A Response to "Feeling Hopeless"
I respond to the person, "Feeling Hopeless," in the hope of increasing hope.
Posted Jan 02, 2019
I just received a response from an essay I posted here on March 25, 2017. The person signed as "Feeling Hopeless." Although I usually respond directly in an essay to which I receive a response, I am breaking with that precedent and creating a new essay because the person's response seems to be a cry for help. It is my hope that I can be of help and engender some hope in you.
I respond with 6 points:
1. First you write this: "I am completely unable and unwilling to forgive those who have wronged me, because they have never apologized and face no consequences for their wrongdoing, and I am still picking up the pieces." Do you see that you are giving your opportunity for emotional relief exclusively to those who have hurt you? I say this because you will not do the inner hard work of getting rid of your resentment until others do something. Your happiness, in other words, now rests in certain words spoken by others ("I am sorry"). I hope you see that you are giving them a great deal of power over you.
2. When you require that those who hurt you face "consequences," do you see that you have shifted from the moral virtues of mercy and forgiveness to the virtue of justice? You now are placing your own happiness into the challenging condition that the others somehow get what they deserve. If forgiveness were dependent on the offending persons getting what they deserve, few people would be able to forgive those who behave very badly. For example, no one would be able to forgive someone who runs away, never to be seen again. After all, how would we know if this person has faced any "consequences" at all? No one would be able to forgive someone who has died of natural causes, because there will be no justice on this earth for the deceased person.
3. You say, "Running and relaxation exercises are no longer enough to help." Resentment has a way of robbing us of our happiness and of chipping away, little by little, at our health. Do you see that this seems to be happening to you? From your words, it seems that running and relaxation used to help you; they no longer do. Your resentment is taking a toll on your well-being. Do you see this? You do not have to let this pattern continue.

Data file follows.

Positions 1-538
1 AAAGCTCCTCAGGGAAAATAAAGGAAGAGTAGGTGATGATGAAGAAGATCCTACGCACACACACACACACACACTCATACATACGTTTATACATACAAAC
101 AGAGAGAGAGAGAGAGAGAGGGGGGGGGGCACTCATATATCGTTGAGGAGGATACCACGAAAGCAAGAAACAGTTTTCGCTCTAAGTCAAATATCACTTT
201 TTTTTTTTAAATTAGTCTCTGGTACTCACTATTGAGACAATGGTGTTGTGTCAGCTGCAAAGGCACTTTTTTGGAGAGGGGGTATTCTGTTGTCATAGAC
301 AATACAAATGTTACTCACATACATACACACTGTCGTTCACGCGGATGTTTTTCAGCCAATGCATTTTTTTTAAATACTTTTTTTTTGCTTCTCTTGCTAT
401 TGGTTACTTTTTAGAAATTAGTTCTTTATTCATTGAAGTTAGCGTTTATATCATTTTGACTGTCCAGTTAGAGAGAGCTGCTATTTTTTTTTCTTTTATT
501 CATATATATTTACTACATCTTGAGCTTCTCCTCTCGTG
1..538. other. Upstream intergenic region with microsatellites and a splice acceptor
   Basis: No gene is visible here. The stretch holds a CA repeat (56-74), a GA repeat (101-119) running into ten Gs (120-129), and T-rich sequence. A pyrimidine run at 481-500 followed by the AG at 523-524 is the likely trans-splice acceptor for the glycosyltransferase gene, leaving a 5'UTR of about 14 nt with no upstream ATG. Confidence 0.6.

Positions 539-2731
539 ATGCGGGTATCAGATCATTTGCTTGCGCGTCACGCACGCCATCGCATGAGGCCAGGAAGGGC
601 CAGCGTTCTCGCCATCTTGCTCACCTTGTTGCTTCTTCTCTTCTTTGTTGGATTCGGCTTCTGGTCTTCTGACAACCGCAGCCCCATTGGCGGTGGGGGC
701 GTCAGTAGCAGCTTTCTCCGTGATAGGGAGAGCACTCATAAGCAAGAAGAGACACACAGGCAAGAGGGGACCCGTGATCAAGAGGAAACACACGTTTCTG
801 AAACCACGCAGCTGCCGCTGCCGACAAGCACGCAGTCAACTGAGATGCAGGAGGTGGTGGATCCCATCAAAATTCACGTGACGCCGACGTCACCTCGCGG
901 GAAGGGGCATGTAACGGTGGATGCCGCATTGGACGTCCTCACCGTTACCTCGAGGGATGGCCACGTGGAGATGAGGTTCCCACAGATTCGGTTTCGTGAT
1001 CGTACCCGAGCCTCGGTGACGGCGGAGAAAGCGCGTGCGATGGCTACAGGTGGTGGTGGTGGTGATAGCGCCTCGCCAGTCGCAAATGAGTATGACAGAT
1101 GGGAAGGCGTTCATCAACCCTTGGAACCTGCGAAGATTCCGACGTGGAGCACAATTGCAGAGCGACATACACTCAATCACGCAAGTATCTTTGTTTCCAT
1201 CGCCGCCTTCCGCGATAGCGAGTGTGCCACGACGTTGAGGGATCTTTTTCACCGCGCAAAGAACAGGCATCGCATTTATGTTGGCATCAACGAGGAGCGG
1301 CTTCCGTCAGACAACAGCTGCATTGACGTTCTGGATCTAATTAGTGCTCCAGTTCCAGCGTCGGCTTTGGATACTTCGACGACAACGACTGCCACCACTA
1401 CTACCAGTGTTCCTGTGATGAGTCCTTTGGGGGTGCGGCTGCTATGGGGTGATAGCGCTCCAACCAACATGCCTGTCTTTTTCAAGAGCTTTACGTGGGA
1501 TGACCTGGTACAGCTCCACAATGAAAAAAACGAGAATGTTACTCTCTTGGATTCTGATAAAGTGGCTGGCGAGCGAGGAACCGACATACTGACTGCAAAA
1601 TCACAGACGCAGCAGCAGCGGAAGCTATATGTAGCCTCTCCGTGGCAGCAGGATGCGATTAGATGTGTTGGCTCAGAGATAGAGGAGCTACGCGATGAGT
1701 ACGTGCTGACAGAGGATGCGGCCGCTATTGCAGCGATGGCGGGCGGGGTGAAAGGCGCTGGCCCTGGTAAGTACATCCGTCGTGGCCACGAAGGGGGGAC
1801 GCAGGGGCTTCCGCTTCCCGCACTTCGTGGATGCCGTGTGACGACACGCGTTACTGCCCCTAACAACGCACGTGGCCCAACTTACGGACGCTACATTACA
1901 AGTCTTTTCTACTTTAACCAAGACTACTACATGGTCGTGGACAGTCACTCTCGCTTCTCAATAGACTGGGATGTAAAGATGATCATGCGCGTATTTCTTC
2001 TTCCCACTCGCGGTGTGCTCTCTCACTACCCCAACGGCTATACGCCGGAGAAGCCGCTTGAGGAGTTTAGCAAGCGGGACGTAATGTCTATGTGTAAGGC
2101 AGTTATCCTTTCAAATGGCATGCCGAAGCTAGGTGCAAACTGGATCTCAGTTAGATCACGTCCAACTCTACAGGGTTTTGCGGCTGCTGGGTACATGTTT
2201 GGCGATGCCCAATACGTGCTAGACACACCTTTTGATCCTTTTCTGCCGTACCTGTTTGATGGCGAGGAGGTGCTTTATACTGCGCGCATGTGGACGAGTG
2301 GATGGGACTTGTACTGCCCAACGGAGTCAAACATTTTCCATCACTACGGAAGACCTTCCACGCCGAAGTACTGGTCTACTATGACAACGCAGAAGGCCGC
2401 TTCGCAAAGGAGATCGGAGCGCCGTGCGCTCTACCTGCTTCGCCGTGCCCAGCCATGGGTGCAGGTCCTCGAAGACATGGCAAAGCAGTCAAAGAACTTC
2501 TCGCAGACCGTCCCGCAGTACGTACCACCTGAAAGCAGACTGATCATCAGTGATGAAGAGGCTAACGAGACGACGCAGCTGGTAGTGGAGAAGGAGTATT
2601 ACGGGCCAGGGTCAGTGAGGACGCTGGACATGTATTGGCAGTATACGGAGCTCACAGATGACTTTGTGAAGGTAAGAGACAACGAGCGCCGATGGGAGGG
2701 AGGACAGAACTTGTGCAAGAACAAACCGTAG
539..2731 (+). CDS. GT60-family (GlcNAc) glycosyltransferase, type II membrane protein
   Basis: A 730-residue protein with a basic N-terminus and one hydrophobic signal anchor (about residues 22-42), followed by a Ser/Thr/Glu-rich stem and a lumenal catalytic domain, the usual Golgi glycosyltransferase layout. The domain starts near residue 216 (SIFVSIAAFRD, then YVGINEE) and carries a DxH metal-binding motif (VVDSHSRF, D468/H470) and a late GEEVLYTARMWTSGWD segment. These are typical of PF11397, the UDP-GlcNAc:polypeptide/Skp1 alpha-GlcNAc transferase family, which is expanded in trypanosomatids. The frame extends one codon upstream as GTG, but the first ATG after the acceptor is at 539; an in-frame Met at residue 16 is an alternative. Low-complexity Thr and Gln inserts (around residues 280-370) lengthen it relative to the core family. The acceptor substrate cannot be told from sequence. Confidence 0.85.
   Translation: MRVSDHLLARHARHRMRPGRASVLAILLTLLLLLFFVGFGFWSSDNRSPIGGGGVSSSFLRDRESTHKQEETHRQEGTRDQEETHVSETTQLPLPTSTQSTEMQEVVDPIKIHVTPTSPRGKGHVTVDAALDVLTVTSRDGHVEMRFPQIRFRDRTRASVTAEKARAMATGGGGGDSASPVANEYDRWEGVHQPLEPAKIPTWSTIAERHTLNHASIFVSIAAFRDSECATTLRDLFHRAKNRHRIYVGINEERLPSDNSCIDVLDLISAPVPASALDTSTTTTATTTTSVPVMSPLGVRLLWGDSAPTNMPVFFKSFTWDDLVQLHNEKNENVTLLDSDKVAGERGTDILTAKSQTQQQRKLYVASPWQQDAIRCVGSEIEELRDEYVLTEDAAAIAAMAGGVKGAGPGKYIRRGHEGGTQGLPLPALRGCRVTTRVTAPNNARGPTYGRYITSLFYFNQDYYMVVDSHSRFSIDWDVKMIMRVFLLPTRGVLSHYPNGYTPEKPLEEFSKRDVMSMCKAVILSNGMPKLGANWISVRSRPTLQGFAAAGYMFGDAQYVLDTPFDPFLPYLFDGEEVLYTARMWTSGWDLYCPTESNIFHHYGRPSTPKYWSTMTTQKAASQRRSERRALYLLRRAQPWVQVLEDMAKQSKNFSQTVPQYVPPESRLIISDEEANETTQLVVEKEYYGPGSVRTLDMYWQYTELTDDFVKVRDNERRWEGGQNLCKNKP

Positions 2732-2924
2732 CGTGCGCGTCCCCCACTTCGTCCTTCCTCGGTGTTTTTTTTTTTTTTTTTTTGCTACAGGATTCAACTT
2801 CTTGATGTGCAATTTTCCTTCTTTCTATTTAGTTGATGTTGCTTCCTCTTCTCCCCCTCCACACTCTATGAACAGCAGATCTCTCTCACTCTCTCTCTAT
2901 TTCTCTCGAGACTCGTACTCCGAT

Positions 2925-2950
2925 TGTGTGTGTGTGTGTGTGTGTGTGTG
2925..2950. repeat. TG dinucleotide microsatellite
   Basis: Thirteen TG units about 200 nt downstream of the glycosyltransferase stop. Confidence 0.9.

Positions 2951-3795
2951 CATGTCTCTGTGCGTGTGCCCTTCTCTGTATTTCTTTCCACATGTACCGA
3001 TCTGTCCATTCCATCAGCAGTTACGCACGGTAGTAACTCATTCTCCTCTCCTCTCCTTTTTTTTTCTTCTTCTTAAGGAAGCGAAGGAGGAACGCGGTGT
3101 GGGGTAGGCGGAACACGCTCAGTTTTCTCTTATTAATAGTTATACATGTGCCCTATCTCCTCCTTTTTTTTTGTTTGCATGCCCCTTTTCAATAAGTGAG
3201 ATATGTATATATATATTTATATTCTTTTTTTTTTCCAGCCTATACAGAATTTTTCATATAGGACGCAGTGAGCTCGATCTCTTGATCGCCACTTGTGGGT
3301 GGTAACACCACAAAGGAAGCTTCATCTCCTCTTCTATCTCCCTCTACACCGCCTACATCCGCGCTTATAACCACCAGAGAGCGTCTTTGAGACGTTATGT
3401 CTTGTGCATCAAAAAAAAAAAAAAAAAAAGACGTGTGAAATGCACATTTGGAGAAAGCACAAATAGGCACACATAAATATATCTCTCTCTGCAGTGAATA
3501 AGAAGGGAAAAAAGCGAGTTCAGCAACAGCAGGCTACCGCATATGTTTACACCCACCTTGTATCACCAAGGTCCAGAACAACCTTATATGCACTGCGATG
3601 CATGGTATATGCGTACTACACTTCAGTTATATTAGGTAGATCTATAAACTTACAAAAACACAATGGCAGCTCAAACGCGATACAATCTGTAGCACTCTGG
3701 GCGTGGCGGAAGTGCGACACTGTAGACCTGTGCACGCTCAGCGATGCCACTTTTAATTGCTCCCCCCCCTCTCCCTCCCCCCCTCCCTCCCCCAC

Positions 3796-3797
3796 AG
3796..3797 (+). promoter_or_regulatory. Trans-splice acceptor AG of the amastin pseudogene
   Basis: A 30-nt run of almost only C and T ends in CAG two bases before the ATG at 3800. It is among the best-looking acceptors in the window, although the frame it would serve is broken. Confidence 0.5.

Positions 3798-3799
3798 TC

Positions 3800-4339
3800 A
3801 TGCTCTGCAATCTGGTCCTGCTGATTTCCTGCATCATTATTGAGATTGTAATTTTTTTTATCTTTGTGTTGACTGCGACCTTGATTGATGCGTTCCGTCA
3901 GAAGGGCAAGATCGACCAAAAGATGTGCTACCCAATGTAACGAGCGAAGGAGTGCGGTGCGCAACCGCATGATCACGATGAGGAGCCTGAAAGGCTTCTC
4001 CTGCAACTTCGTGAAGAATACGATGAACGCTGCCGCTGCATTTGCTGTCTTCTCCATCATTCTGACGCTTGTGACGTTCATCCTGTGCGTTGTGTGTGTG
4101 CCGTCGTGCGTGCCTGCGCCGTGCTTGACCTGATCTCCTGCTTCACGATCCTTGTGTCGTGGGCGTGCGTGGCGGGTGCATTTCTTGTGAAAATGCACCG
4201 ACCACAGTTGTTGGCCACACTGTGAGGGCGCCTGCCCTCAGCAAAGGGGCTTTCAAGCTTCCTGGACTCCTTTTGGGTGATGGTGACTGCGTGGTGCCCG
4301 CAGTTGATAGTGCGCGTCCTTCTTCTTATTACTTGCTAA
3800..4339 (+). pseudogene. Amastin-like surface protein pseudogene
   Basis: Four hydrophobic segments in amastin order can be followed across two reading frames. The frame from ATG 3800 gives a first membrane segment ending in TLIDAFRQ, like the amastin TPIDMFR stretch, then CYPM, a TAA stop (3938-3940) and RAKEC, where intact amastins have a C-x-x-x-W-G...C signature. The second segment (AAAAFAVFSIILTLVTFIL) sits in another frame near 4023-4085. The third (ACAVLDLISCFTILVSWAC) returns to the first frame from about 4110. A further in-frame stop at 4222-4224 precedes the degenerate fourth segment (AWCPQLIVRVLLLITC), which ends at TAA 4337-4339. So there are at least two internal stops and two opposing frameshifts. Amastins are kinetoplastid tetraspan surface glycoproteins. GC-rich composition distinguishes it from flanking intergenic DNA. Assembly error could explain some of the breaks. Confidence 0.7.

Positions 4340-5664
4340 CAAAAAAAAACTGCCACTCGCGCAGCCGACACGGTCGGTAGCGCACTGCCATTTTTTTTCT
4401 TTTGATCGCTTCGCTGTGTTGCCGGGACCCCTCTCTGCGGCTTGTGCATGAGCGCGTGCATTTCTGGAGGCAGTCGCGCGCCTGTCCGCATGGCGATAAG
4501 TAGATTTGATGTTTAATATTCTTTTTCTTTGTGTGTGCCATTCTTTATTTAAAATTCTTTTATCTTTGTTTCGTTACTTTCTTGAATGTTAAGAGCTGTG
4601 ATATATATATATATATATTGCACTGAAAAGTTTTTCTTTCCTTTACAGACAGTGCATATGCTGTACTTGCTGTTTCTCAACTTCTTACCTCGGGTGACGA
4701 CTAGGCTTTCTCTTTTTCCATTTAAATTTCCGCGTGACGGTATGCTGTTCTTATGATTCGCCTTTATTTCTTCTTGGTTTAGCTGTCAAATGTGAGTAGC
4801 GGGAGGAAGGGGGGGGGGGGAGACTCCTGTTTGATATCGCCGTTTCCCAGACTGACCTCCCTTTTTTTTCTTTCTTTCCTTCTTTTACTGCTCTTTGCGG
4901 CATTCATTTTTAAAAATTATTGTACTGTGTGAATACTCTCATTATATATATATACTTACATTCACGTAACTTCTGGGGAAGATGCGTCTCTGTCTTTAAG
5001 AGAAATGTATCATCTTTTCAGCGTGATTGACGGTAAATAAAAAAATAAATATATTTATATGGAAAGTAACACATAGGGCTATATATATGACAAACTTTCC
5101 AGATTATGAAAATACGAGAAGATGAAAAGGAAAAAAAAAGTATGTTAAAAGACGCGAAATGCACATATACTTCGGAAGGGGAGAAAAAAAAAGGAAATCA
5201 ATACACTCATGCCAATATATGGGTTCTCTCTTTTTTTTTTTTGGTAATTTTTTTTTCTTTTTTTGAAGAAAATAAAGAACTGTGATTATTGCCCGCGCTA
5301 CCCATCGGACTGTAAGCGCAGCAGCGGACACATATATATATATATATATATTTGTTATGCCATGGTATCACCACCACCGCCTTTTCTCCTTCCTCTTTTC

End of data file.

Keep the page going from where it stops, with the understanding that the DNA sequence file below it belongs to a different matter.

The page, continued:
4. You then say, "I just want all the people who have ever hurt me to suffer exactly like I did and understand why what they did was so awful." You again are placing your happiness into other people's hands. You are insisting on a kind of justice prior to your considering forgiveness. Such justice often is impossible. Suppose someone steals $10,000 and has spent all of the stolen money. Would you insist that someone now steal $10,000 from this person? I know of a woman whose daughter was kidnapped and killed. Will she refuse to forgive until someone kidnaps and kills the one who perpetrated this horrible crime? What if the perpetrator hangs himself in prison (as did happen in this case)? He cannot apologize now. He cannot have others torture him. Must the woman I know deprive herself of a way out of her burning resentment—through forgiving—because justice cannot be served in the way you describe? Can you see that the perpetrator then wins twice by destroying the child and the mother, who now could be slowly undone by her own resentment?
5. Demonstrating your hopelessness, you end with the lament, "I feel that I will never experience peace...."
6. What if you refused to be imprisoned by the lack of an apology? What if you stood against the idea that you first must have justice to its fullest extent before freeing yourself from resentment? What if you decided that the best response to the injustices would be to make yourself healthy again, firmly refusing to be destroyed by the resentment? What if you realized that unconditional forgiveness—requiring nothing from the offending people—is a scientifically supported pathway to eliminating resentment? Would you then see only hopelessness, or would you see hope on the horizon?
No one can or should force you into forgiving. At the same time, no one should be the gatekeeper to your refusal to forgive. To forgive is your choice, but first you have to understand what that means. Second, you have to realize that your resentment is toxic for you. You do not have to live for the rest of your life with that poison within you. You do not deserve this.
In the final analysis, you have two choices as I see it:
A. You live with the injustices that may never be reversed, and you live with a destructive resentment because of this.
B. You live with the injustices that may never be reversed, and you live free of the destructive resentment. As stated above, a scientifically supported approach to reduced resentment is to engage in the process of forgiveness (see, for example, Enright & Fitzgibbons, 2015).
In my view, B offers the best chance of hope, renewal, and thriving. Which path do you choose?
Enright, R.D. & Fitzgibbons, R. (2015). Forgiveness therapy. Washington, DC: APA Books.